After the team scanned Bayer’s system using its VirusTotal platform, they found what appeared to be a Linux variant of the Winnti, dating back to 2015 when it was first used by Chinese hackers to attack a Vietnamese gaming company.

According to the Chronicle, the malware that they have discovered comes in two parts: a rootkit to disguise the malware in the infected host and the actual backdoor Trojan. Further analysis the discovered Linux variant of the Winnti malware bears a lot of similarities to the malware’s Windows version. Other connections with the Windows version also included the similar way in which the Linux variant handled outbound communications with its command-and-control (C&C) server — which was a mixture of multiple protocols (ICMP, HTTP, and custom TCP and UDP protocols).

“As with other versions of Winnti, the core component of the malware doesn’t natively provide the operators with distinct functionality. This component is primarily designed to handle communications and the deployment of modules directly from the command-and-control servers. During our analysis, we were unable to recover any active plugins. However, prior reporting suggests that the operators commonly deploy plugins for remote command execution, file exfiltration, and socks5 proxying on the infected host. We expect similar functionality to be leveraged via additional modules for Linux,” said the researchers in their comprehensive report.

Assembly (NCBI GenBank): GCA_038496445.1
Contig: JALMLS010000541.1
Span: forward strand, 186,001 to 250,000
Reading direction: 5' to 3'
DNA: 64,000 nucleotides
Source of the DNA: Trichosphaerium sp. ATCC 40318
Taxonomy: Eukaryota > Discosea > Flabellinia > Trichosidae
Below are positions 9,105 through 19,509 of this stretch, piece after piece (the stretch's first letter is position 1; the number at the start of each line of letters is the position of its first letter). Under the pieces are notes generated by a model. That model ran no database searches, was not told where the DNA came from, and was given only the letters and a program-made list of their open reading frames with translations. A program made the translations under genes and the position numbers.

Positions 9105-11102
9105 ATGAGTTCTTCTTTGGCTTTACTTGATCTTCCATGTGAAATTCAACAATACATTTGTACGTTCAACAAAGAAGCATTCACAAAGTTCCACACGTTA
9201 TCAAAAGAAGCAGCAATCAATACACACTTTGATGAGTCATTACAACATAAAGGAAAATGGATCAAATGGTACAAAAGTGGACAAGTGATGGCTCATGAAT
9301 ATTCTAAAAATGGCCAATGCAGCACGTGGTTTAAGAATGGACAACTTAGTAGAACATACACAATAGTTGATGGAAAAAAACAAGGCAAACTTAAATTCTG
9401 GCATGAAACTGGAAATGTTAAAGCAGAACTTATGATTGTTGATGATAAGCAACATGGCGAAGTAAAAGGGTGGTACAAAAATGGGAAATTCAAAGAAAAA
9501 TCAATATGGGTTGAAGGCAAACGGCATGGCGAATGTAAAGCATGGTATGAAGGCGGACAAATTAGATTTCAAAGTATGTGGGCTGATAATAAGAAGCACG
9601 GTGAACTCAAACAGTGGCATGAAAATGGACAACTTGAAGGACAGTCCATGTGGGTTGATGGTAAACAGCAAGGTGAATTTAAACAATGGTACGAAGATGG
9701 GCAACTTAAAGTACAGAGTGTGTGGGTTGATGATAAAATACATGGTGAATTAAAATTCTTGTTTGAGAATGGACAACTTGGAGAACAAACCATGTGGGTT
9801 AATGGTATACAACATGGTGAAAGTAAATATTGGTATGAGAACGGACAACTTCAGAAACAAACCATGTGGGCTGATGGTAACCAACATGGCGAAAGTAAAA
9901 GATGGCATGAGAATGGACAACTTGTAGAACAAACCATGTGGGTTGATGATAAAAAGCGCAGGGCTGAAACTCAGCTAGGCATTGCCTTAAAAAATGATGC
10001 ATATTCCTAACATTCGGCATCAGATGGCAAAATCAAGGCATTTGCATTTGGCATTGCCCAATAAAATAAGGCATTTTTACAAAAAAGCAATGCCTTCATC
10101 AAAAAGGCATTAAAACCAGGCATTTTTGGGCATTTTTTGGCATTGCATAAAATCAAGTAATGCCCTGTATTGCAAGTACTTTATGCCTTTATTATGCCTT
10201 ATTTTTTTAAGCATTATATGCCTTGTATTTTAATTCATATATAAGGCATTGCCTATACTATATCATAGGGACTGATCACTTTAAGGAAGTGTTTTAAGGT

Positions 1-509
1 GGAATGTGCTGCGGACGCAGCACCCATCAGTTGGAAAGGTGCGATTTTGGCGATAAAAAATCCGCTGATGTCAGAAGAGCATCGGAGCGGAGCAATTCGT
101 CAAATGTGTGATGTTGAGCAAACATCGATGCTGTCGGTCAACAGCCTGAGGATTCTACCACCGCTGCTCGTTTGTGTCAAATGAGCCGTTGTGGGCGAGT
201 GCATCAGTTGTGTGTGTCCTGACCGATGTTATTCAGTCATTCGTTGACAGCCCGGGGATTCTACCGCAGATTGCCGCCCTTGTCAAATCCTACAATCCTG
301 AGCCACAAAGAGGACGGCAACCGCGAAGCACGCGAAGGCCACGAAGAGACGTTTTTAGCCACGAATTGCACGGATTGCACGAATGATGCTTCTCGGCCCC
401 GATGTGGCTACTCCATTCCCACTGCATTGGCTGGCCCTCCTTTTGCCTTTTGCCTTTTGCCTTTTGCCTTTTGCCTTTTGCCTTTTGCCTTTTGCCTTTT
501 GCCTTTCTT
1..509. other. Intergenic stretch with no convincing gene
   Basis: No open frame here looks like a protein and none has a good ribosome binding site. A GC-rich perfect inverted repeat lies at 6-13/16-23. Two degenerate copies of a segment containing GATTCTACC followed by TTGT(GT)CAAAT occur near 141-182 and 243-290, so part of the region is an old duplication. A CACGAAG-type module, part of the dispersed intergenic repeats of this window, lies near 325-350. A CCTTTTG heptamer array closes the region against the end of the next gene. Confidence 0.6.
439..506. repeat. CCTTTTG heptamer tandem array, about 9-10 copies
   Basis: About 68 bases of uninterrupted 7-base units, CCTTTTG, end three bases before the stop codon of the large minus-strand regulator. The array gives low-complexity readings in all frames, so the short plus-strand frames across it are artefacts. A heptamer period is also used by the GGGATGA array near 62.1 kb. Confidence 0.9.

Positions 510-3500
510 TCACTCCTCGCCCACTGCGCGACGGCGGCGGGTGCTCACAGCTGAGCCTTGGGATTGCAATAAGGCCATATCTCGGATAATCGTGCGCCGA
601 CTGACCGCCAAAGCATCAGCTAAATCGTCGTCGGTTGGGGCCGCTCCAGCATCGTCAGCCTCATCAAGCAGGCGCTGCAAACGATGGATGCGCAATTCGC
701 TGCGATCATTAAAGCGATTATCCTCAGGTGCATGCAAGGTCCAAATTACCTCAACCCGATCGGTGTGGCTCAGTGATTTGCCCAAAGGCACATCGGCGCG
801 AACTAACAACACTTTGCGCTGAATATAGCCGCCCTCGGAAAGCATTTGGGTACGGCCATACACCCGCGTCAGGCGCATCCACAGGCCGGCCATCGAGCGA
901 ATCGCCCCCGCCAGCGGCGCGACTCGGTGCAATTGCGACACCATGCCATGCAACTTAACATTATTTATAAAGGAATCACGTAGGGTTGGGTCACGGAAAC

Lastly, the Linux version, just like the Window’s version, also has the ability for Chinese hackers to initiate communication with the infected host without going through the C&C servers – distinct characteristics in Windows Winnti.

“This secondary communication channel may be used by operators when access to the hard-coded control servers is disrupted,” Chronicle researchers said in a report published last week.

While infecting Linux systems is something already done especially by American and Russian hackers, it is also extremely rare, as pointed out by the Chronicle.

“Clusters of Winnti-related activity have become a complex topic in threat intelligence circles, with activity vaguely attributed to different codenamed threat actors. The threat actors utilizing this toolset have repeatedly demonstrated their expertise in compromising Windows-based environments. An expansion into Linux tooling indicates iteration outside of their traditional comfort zone. This may indicate the OS requirements of their intended targets, but it may also be an attempt to take advantage of a security telemetry blindspot in many enterprises, as is with Penquin Turla and APT28’s Linux XAgent variant,” added Chronicle.